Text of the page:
Please note that U.S. students with print disabilities are entitled to accessible curricular materials regardless of whether those materials are available through NIMAC. In fact, the majority of needed curricular materials are likely created by teachers, and none of those are available through NIMAC. Thus, while NIMAC is a great source for publisher-produced curricular materials (like textbooks), U.S. students have the right to a free appropriate public education (FAPE), which includes the provision of ALL curricular materials be provided a format that provides the student “an equal opportunity to participate in, and enjoy the benefits of”[11] use of those curricular materials.


[1] 17 U.S.C. section 121.

[2] 17 U.S.C. section 121A(a).

[3] 17 U.S.C. section 121A(b).

[4] Marrakesh Treaty to Facilitate Access to Published Works by Visually Impaired Persons and Persons with Print Disabilities concluded at Marrakesh, Morocco, on June 28, 2013. 17 U.S.C. section 121A(f)(2).

[5] “The term ‘print instructional materials’ means printed textbooks and related printed core materials that are written and published primarily for use in elementary school and secondary school instruction and are required by a State educational agency or local educational agency for use by students in the classroom.” 20 U.S.C. section 1474(e)(3)(C).

[6] 20 U.S.C. section 1412(a)(23)(C)

[7] 20 U.S.C. section 1412(a)(23)(B)

[8] 17 U.S.C. section 121(c).

[9] All fifty U.S. states as well as the District of Columbia, American Samoa, Guam, the Northern Mariana Islands, Puerto Rico, and the U.S Virgin Islands participate in NIMAC. Additionally, the Department of Defense Education Activity (DoDEA) participates has a NIMAC coordinator.

[10] National Instructional Materials Access Center

[11] 28 C.F.R. section 35.160(b)(1).

Best Practices in Distance Instruction

Change can be difficult and scary. Unwanted change stirs up even more emotions. Add in a public health emergency and statewide stay-at-home orders, and many talented professionals will struggle with the planning and implementation of new ways to perform familiar tasks.

For the most part, distance instruction need not be a great departure from in-person instruction. The methods we use to impart information to students and to elicit evidence of learning from them will change to some extent. Nevertheless, tools that have brought success inside the school building, like creative instructional planning, proactive distribution of accessible educational materials, and thoughtful and regular use of formative assessments, will continue to serve our students in the distance learning environment.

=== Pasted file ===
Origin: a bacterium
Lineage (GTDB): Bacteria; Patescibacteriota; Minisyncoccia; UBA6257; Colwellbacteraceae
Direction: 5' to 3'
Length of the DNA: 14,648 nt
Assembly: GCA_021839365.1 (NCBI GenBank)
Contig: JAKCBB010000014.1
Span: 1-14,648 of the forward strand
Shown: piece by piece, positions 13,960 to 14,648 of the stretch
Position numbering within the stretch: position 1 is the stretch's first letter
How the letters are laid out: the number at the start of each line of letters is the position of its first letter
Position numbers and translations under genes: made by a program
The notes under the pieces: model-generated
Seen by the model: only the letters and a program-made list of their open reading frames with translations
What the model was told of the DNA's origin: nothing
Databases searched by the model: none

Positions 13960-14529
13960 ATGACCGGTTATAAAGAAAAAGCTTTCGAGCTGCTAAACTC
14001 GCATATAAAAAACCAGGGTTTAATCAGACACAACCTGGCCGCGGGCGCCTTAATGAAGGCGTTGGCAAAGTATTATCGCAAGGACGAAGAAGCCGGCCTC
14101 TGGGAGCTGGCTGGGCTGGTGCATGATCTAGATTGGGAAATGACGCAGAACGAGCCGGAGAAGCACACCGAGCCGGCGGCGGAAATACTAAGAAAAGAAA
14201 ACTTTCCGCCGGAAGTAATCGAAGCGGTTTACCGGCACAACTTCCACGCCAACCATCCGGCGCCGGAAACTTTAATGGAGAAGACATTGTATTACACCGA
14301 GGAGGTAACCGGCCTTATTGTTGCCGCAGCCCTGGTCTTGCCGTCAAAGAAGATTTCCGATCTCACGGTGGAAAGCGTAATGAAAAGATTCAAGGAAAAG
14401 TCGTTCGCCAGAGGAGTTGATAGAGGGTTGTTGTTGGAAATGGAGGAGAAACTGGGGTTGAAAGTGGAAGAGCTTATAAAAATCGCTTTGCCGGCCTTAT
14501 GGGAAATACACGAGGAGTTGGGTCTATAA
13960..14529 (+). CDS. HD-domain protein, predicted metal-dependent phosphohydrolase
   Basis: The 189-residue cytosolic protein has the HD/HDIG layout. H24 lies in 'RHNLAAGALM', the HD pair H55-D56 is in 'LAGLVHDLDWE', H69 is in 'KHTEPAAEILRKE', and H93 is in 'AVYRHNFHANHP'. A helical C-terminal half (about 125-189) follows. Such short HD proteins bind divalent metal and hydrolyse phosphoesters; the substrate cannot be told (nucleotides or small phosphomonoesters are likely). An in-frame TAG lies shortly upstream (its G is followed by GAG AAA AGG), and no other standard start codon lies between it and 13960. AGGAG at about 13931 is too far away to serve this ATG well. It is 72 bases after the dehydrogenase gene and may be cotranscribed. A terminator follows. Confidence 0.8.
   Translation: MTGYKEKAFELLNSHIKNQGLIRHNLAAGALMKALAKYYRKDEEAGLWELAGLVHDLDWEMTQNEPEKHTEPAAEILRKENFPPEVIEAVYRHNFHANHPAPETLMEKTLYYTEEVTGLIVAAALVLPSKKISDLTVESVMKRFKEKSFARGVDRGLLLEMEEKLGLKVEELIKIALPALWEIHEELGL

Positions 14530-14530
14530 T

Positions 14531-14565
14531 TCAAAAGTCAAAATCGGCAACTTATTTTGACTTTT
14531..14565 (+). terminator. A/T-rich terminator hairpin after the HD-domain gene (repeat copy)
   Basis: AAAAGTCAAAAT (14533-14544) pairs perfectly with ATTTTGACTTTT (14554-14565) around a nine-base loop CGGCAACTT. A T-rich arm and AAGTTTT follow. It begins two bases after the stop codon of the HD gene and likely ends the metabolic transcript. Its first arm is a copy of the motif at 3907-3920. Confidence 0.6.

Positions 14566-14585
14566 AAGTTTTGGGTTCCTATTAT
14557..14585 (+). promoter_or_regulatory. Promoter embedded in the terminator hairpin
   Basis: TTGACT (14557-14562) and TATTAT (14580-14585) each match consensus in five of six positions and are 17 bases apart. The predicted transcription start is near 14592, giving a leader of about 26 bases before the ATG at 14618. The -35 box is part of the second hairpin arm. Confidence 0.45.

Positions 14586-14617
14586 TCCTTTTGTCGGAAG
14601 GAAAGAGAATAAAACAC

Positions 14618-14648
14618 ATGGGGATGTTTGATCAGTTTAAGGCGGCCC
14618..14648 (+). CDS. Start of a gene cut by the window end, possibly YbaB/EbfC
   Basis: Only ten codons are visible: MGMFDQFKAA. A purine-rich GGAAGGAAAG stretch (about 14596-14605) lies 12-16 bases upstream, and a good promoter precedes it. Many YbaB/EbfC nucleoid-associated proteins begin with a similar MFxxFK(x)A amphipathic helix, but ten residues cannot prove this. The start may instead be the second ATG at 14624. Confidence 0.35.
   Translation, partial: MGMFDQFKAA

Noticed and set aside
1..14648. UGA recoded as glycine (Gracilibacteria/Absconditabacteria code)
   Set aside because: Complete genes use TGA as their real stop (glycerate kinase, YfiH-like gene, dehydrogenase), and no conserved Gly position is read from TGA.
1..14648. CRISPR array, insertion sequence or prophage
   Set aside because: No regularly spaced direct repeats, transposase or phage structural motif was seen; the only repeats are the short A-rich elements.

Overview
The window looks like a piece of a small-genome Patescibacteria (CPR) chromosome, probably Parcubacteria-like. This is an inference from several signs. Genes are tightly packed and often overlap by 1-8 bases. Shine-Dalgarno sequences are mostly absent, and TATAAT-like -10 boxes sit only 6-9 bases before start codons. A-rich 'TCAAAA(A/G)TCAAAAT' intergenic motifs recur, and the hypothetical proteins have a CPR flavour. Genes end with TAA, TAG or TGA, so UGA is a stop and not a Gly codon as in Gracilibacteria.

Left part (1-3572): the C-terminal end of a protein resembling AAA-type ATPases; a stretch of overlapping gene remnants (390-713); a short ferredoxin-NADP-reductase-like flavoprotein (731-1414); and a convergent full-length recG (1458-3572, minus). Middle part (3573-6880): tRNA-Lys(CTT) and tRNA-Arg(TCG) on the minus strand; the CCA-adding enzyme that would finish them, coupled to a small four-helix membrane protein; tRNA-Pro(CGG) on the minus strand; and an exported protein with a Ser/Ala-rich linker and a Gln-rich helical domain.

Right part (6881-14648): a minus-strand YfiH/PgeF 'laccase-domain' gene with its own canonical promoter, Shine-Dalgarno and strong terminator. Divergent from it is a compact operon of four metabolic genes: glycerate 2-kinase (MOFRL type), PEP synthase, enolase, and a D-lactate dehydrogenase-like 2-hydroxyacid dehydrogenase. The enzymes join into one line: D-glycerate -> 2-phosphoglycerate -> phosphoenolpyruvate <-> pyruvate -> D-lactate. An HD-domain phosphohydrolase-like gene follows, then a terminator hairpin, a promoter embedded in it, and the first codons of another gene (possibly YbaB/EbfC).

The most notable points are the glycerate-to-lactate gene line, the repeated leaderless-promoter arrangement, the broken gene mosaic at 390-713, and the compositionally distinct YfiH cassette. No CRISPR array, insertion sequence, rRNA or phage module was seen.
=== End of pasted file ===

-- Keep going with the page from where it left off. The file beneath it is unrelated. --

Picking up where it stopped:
First, Determine the “Why?”

When faced with the new challenge to deliver meaningful instruction via distance learning, it is tempting to view this task in terms of the in-person methods with which we are familiar. We analyze our former teaching methods using the questions “Who?” “What?” “When?” “Where?” and “How?”. Many times, this type of inquiry can be overwhelming, and it can cause feelings of hopelessness. After all, there are some tasks we educators do that cannot be replicated via distance learning.

Instead, the first question we should ask ourselves when planning to transition to a new learning platform, like distance learning, is “Why?” Why do we want to teach this lesson; what do we want our students to learn? We must dig down deep to determine the actual purpose of each of our lessons. What are we expecting students to learn from the assignment? When determining our curriculum for emergency distance instruction for the last two months of a school year, we must prioritize those “Why?”s to determine what we must teach via distance instruction so that we may ensure that our students are prepared for the next school year.

Answer Other Questions in Terms of the “Why?”

Once we have determined the “Why?” and have selected the very most important “Why?”s  our students need, we can begin to contemplate the other questions we face.

“Who?”